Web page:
This course introduces students to the world of nonprofit organizations, whether a governmental agency, academic institution, or one of the many organizations established to provide health services, social services, or public advocacy for environmental, social, or other interests. Topics discussed include the historical and legal contexts of the sector, governance and leadership issues, standards, accountability, and ethics in nonprofits, human resource and volunteer management, funding strategies, and marketing and strategic communications. The course relies heavily on case studies of a wide variety of nonprofits.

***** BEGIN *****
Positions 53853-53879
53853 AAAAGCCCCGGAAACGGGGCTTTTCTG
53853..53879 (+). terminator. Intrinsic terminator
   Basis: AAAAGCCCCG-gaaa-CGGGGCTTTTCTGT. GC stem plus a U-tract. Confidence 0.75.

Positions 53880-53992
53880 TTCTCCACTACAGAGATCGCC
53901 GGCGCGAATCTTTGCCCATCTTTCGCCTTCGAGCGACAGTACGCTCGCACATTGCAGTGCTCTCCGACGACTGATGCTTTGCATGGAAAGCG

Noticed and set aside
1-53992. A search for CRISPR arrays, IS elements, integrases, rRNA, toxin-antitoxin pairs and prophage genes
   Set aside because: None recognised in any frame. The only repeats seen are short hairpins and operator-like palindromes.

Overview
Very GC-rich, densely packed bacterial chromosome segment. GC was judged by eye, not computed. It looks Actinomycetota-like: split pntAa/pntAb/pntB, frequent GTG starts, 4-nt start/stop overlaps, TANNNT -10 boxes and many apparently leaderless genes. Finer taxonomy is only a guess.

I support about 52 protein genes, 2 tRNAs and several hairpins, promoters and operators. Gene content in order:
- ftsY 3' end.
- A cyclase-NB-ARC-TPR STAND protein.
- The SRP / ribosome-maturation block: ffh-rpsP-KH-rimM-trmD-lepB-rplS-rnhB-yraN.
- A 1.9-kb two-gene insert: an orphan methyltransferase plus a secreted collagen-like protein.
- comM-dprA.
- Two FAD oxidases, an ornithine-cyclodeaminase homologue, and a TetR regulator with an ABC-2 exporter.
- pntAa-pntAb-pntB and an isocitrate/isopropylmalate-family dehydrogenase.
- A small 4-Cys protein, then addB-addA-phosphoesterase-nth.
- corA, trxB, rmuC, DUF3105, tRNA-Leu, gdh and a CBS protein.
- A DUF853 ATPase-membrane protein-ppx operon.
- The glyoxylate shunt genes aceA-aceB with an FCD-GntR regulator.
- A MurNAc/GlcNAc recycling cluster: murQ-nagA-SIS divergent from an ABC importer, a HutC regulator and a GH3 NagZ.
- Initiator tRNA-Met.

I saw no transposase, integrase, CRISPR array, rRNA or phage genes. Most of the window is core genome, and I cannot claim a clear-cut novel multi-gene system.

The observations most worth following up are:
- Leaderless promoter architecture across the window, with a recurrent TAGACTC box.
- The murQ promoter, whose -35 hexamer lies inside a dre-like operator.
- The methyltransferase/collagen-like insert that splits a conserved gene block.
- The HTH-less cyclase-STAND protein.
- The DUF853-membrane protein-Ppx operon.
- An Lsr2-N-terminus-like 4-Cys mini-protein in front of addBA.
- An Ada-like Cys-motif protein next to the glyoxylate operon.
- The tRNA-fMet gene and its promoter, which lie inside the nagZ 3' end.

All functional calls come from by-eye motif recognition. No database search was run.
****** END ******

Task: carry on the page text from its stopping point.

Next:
This course introduces students to the growing field of social innovation and the role individuals (managers, leaders, entrepreneurs) can play as change agents and pioneers of social innovation. Students will work together to understand the knowledge, courage, hope, dreams, personalities, cognitions/thought-patterns, behaviors, strategies, processes, and acumen of today’s social innovators. Students will learn models for creating pattern-breaking and scalable social change through innovations and enterprises to increase the well-being of communities. This understanding leads to applications of principles to social issues whether in the for-profit, non-profit, public sector, and social enterprise world. Working through case studies, students will learn to utilize social enterprise principles for social change, such as leveraging earned income strategies to serve social missions.